JACKSON — Many may find it hard to believe that Jason Brookins is 37 years old. Full of youthful enthusiasm and drive, he could easily pass for a 20-something.
But, his career seems to fit a man of more advanced years. After all, he has held economic development positions with the Mississippi Development Authority (MDA), in Meridian and in Hinds County, where he currently serves as executive director of the Hinds County Economic Development District (HCEDD).
Now, Brookins is preparing to take his skills and background into the private sector. He recently announced his resignation from the HCEDD to become president of Mississippi operations for Rise Development, a residential and community development company based primarily in Denver. However, Brookins’ economic development experience is tailor-made for Rise’s future plans in Mississippi, and Brookins said his role with Rise will allow him to get the same rewards for his work he got in the public sector.
“People ask me, ‘Are you going to miss it?’” Brookins said. “What I loved about economic development was helping people better themselves. At Rise, I will be involved in building homes and creating jobs. That’s more or less what I have been doing in the public sector. So, I’m looking forward to it.”
Right place, right time
Brookins’ rise in economic development can be attributed to two factors — communities continually sought his service and Brookins was ever anxious to meet the call. An “Air Force brat,” Brookins was actually born in Ohio, but counts his hometown as Meridian, where he moved as a first-grader. He subsequently attended Mississippi State University-Meridian, earning his bachelor’s degree in business administration.
It was then that the economic development field came knocking. Brookins learned from a colleague of the University of Southern Mississippi’s (USM’s) graduate program in economic development. Brookins applied and was promptly accepted.
In 1995, Brookins began his first of two stints with the HCEDD, working under the tutelage of seasoned economic developer Sonny McDonald. “(Sonny) trained me in this business, and helped me understand things they don’t teach you in school,” Brookins said.
Brookins, who is a captain in the Mississippi Air National Guard, would serve until late 1999 as the HCEDD’s assistant director for business development. Brookins left that year to accept the position of regional industry liaison, his territory covering seven counties, with the MDA, where he had previously interned.
It would be a brief stop for Brookins. The economic development and business communities was stunned and saddened by Sonny McDonald’s untimely death in May 2000. The HCEDD contacted Brookins and asked him to return as interim executive director while the search for permanent replacement was conducted.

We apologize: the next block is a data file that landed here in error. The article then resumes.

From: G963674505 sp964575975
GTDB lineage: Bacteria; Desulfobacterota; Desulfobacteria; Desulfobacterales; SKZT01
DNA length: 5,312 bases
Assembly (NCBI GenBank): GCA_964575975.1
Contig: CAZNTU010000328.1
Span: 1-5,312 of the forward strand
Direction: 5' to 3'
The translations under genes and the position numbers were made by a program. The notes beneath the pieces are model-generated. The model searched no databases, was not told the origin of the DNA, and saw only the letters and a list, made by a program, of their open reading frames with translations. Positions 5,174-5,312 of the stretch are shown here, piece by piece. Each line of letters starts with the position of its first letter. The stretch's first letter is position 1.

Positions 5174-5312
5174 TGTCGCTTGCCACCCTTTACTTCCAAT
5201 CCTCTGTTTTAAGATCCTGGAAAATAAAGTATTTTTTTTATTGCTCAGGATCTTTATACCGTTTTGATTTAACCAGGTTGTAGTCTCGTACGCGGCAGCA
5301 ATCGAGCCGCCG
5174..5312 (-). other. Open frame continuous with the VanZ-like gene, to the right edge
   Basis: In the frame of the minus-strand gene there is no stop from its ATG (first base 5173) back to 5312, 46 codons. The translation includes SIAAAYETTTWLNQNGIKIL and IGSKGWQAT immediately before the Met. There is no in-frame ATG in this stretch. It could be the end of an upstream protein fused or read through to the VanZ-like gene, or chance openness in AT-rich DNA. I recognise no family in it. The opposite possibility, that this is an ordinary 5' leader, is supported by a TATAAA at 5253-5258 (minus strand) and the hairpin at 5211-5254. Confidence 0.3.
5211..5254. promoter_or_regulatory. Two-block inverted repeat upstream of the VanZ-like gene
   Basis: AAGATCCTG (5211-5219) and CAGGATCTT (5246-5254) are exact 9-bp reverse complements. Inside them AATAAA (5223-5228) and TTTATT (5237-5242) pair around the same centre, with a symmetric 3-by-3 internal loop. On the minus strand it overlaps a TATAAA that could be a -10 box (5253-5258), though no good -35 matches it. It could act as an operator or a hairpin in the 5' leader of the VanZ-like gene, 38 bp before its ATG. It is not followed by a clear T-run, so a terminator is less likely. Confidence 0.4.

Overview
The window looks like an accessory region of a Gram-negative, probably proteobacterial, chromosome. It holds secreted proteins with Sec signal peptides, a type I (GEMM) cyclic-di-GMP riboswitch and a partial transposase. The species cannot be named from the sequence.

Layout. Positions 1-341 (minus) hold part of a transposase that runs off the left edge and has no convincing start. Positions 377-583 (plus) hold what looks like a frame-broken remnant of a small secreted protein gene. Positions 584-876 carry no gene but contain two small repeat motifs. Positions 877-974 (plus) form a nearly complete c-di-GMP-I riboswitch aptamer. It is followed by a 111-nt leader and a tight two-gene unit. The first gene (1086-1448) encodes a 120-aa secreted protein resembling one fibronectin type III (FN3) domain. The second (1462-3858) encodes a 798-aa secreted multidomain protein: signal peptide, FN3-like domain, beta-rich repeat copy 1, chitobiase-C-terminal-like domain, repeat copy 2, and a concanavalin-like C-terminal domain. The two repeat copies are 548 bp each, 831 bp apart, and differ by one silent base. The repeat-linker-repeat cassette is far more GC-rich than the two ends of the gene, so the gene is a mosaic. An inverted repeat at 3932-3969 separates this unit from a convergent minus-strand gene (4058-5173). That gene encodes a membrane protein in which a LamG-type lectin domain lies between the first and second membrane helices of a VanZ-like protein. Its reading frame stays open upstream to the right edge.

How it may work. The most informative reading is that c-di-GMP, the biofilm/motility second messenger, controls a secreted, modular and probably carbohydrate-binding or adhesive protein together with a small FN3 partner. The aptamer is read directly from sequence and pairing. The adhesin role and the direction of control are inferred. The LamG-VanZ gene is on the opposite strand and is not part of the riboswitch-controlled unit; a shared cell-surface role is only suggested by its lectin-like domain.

A first round of searching was closed without finding a suitable candidate. When a second round opened, Brookins was told to put his name in the hat. The HCEDD promptly chose Brookins as its new leader.
Brookins admitted that McDonald left large shoes to fill. But, he had met and passed a stiffer challenge.
“There aren’t many African Americans in economic development, especially executive directors,” Brookins said. However, he added that he has never felt any discrimination from his peers, bosses or clients he has served.
Sense of community
Rise Development now wants to tap into Brookins experience and success as it establishes its presence in Mississippi. Rise is a vertically-integrated development company, and manufactures structural insulated panels (SIPs) for the construction industry.
Thanks to Brookins’ efforts (Brookins was offered the position with Rise after assisting them in site selection as a client of the HCEDD), Rise is looking at two locations in the metro area to establish a SIP manufacturing operation, Brookins estimating total employment at between 50-75 workers. And, he said Rise may add another manufacturing plant in Hattiesburg in the future.
However, Brookins will still be seen around the HCEDD offices through September 30. He has agreed to stay on in a consulting-type role as his replacement is sought. As fortune would have it, that is also the last day of his presidency of the Mississippi Economic Development Council.
“I will miss the relationships I’ve made with my peers,” Brookins said. “Economic developers in Mississippi are very much a family. It’s been very rewarding.”
Contact MBJ staff writer Wally Northway at firstname.lastname@example.org.
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